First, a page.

Each one of the trio understands that however they vote, they will face a tide of fury -- and be branded traitors either to the conservatism that has its moment of triumph in sight or, in the case of Collins and Murkowski, to their gender as the #MeToo movement challenges conventions that for generations constrained women making allegations against powerful men.
That dilemma has already been faced by Heidi Heitkamp, a Democratic senator facing an uphill re-election fight in Trump country.
A decision that will linger for a lifetime
The North Dakota senator defied warnings that opposing the judge could hurt her in an uphill race and said she would vote against Kavanaugh, even though it could expose her among the more conservative voters of her home state.
"There's an old saying, 'history will judge you but most importantly you will judge yourself," Heitkamp, who voted for Trump's first Supreme Court pick Neil Gorsuch, told WDAY television.
"And that's really what I'm saying. I can't get up in the morning and look at the experience I've had and say yes to Judge Kavanaugh."
Another Democrat who is yet to declare how he will vote -- Sen. Joe Manchin, who faces a re-election race in West Virginia, another state Trump won easily -- also faces a tough choice.
"Heidi made her decision, I'll make mine," he said on Thursday.
During a day of bitter partisan brawling, protests and anger, Kavanaugh's chances appeared to improve on Thursday, as senators read through an FBI supplementary background check on the judge's past.
Both Flake and Collins spoke positively about the report, prompting speculation that it had given them sufficient political cover to move towards a "Yes" vote on Kavanaugh.
Trump's team seemed increasingly confident as his campaign blasted out an email with the subject line "Kavanaugh Cleared."
During a campaign rally in Minnesota on Thursday night, Trump said Kavanaugh's been a target for Democrats since he was nominated.
"Democrats have been trying to destroy Judge Kavanaugh since the first second he was announced," Trump claimed, touting his "incredible intellect" and calling him an "incredible person."
If Kavanaugh is confirmed, Trump would fulfill campaign promises to conservative voters that were instrumental in cementing his political coalition and will go down in history as the President who gave the conservative movement its Supreme Court.
But underscoring the uncertainty and political tumult around the nomination, retired Supreme Court Justice John Paul Stevens said that he didn't believe Kavanaugh should be confirmed.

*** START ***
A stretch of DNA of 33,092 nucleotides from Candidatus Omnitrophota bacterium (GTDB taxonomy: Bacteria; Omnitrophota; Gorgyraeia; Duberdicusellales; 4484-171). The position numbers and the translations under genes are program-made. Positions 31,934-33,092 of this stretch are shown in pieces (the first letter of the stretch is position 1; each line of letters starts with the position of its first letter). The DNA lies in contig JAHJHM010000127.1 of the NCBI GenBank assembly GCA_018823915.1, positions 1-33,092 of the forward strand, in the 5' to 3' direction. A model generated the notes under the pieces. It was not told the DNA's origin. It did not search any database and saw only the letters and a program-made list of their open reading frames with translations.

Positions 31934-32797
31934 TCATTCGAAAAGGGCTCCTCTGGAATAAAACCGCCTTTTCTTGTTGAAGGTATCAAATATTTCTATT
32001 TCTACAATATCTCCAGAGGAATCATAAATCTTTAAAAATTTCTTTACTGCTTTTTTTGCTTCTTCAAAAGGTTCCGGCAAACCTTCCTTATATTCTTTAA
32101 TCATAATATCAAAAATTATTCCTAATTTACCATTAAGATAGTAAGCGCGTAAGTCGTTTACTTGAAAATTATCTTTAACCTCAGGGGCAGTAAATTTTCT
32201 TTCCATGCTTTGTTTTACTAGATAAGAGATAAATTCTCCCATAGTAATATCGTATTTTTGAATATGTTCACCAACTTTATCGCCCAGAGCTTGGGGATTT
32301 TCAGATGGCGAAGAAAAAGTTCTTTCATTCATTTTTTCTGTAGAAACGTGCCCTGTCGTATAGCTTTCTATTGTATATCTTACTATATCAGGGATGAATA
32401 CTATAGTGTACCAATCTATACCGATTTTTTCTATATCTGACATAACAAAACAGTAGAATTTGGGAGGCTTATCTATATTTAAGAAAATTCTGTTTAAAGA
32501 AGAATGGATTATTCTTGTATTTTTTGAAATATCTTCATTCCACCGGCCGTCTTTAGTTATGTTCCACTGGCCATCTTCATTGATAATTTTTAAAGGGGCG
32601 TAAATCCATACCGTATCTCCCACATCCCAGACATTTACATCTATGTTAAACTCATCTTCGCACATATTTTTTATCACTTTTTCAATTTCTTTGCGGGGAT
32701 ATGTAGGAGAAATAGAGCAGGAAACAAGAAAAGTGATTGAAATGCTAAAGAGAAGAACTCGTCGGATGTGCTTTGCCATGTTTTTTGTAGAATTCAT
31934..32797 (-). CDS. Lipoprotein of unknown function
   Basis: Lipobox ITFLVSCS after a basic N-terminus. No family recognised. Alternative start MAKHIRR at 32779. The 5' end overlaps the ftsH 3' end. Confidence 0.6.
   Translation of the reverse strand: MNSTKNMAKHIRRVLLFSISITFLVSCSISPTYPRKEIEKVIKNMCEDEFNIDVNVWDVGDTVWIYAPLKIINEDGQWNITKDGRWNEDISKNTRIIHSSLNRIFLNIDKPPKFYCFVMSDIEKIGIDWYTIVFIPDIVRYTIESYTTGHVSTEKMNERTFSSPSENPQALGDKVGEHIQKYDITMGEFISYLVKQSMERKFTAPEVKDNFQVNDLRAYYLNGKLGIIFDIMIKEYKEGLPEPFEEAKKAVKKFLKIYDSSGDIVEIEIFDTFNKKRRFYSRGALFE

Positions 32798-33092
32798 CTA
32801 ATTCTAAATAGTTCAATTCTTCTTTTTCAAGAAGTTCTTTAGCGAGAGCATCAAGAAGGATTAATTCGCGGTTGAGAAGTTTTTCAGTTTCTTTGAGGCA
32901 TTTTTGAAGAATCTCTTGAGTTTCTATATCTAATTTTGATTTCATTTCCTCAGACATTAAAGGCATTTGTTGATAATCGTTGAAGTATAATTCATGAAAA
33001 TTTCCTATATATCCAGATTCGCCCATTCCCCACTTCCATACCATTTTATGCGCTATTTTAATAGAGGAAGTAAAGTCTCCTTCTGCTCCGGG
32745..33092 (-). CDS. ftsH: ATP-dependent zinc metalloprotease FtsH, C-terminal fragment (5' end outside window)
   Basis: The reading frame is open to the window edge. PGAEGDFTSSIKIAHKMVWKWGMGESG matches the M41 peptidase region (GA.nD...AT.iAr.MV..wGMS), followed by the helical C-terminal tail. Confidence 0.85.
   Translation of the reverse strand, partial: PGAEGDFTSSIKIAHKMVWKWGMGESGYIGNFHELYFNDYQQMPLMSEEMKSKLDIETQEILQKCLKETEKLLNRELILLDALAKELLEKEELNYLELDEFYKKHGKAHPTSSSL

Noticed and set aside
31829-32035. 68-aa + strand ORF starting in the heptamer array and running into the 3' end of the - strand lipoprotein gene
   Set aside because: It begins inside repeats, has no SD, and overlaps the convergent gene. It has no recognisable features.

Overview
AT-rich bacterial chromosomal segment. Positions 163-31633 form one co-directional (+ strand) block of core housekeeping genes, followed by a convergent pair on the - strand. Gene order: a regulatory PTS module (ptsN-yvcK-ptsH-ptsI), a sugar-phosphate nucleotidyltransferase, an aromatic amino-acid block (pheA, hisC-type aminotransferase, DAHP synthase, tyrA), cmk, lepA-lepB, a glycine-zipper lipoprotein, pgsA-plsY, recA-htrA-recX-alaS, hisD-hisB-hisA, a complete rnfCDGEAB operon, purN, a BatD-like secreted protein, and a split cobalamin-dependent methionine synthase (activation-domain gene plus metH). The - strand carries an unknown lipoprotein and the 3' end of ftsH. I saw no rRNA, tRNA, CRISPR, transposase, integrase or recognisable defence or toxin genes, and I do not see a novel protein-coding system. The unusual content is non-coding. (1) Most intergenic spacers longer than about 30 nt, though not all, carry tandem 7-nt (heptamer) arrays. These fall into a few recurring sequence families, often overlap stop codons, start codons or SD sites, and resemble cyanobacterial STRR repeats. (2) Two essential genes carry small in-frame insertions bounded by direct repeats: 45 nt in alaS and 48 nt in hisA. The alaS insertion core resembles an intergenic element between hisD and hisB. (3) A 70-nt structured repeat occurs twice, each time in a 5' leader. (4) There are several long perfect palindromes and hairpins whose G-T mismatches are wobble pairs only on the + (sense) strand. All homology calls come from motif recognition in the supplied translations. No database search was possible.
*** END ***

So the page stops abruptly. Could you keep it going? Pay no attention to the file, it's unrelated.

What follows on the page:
Arrests and accusations
As dissent boiled on Capitol Hill, police arrested 302 protesters in the Hart Senate Office Building. Comedienne Amy Schumer was seen amongst those being detained. Earlier, at a rally in Washington anti-Kavanaugh demonstrators chanted: "Hey hey, ho ho, Kavanaugh has got to go"
In another scene that has become typical in recent days, a group of protestors confronted Utah Republican Sen. Orrin Hatch in a corridor, and reacted furiously when he told them to "grow up."
As momentum appeared to be building for Kavanaugh, Ford's lawyers wrote to FBI Director Christopher Wray to complain that the bureau did not interview Ford or witnesses who had information on her allegations.
"The 'investigation' conducted over the past five days is a stain on the process, on the FBI and on our American ideal of justice," read the letter from attorneys Debra Katz, Lisa Banks and Michael Bromwich.
Democrats tried to counter Republican arguments that the FBI investigation, which will not be released to the public, contained nothing to corroborate Ford's allegations that she was assaulted by Kavanaugh when they were teenagers in the Washington suburbs in the early 1980s. Kavanaugh has denied the allegations.
"It looks to be a product of an incomplete investigation that was limited, perhaps by the White House," Sen. Dianne Feinstein, the top Democrat on the Judiciary Committee, told reporters.
- As vote looms, Kavanaugh makes final argument
- Kavanaugh's answers in question as confirmation vote looms
- Uncertainty looms as Italy votes
- Senator: Kavanaugh made a partisan argument
- Kavanaugh nomination advances to final vote
- Judiciary Committee votes on Kavanaugh
- Susan Collins explains Kavanaugh vote
- Why Heitkamp's 'no' vote on Kavanaugh could make political sense
- Tension with ownership looms over Los Angeles Times union vote
- Shutdown looms larger in Senate after House vote